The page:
The communication raises serious doubts about the impartiality, objectivity, and non-selectivity of the work conducted by the staff of OHCHR and their respect for decisions of the Human Rights Council. As members of the United Nations Secretariat, the staff of your office is bound by the Charter requirement to refrain from any action which might reflect on their position as international officials responsible only to the organisation.

They are also bound to uphold the highest standards of efficiency, competence and integrity, which includes probity, impartiality, fairness, honesty and truthfulness in all matters affecting their work and status; Mr. Mungoven does not have the right to cast aspersions or make negative remarks or draw negative implications from decisions taken by the United Nations organs or bodies.

I wish therefore to seek clarification on the developments that appear to be contrary to the mandate granted to the High Commissioner and her Office by General Assembly resolution 48/141.

I will reiterate that we are deeply attached to the independent, non-partisan and multilateral character of your Office, which is crucial not only for its own credibility, but also for the credibility of the Human Rights Council and the decisions that it adopts.”

But this forceful approach, which it seems the present Government has adopted through the strong complaint General Sallay has lodged with the UN, was then crushed by our own officials. Her letter to the High Commissioner was countermanded in two ways. First, the Ministry of External Affairs let her down badly. The Secretary to the Ministry was quoted as saying that ‘the ministry was verifying the authenticity and implications of the email communication sent by the staffer at the Office of the High Commissioner and would then decide on the proper course of action to be taken’. That was procrastination rather than a letdown, but typically of the way the Ministry behaved in those dark days, the verification it pretended to be engaged in came to nothing.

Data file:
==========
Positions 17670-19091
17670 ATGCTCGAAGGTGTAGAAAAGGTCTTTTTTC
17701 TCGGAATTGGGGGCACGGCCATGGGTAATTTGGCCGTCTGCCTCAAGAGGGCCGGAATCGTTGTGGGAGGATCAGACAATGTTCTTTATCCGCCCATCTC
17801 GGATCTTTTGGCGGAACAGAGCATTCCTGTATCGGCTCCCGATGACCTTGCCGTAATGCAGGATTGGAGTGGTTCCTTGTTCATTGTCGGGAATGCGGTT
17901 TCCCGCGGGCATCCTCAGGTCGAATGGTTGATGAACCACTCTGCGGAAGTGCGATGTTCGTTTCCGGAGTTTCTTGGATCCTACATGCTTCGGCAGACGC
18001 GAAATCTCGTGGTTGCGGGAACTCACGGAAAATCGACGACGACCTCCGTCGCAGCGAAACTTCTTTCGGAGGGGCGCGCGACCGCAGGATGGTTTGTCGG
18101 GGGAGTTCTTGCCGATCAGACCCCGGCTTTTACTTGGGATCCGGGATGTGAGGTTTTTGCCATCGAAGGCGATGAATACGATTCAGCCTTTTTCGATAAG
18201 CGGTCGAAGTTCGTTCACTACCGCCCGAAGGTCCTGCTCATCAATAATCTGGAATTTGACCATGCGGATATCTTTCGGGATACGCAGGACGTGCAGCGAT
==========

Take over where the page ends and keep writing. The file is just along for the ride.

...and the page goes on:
More serious was what was described as a ‘senior ministry source ’ which claimed, when the Ministry was asked ‘to explain on record whether the charges levelled against the UN High Commissioner were sanctioned by the Government’ that ‘the Government had no intention whatsoever of levelling charges against the UN High Commissioner based on an internal communication within her office’. 

These two very different responses encapsulate the different approaches of the Ministry, both of them disastrous. Secretary Amunugama was basically a decent man, who wanted to do his best for his country, but he did not want to rock the boat and his claim that he was studying the situation was what he used to avoid any action. 

He was morbidly diffident, but I felt sorry for him because he suffered from the fact that the President had little confidence in him. I knew this because I had been asked by the President to go to Geneva at the commencement of the March 2012 session, but could not oblige since the Council of Asian Liberals and Democrats which I then chaired was meeting in Colombo. I suggested that there were good people at the Ministry who could represent us well, and mentioned Mr Amunugama, but the President’s response was that he could not function effectively in English. 

This was odd coming from the President for though like him Amunugama had not been educated in English or spoken it at home, he was perfectly competent and had functioned effectively in English at the Ministry for several decades. The conclusion was inescapable that the President had been fed nonsense by those at the Ministry from English speaking backgrounds.

It was from such a source I believe that the put down of Tamara originated, the idea that the Ministry would not act with regard to what was an ‘internal communication’. This was a ridiculous position, since the communication had been made, in violation of UN norms as Tamara’s letter pointed out, by a senior official in his official position, making it clear that UN staff had been engaged in promoting action against a member state.  

Instead of Tamara being supported, she was crucified. We were told that the West were really our friends, ignoring the fact that, for internal political considerations, Western Governments paid more attention to LTTE propaganda than to our interests. So instead of firmness against our foes, the journalist with the special Ministry source was told there was a specific directive from the Ministry to each of Sri Lanka’s overseas missions ‘instructing officers at those missions to refrain from taking up antagonistic and offensive positions against Western Governments and the UN and its officials in the run up to the Universal Periodic Review (UPR)’

By Prof Rajiva Wijesinha | Published: 2:00 AM Jun 30 2020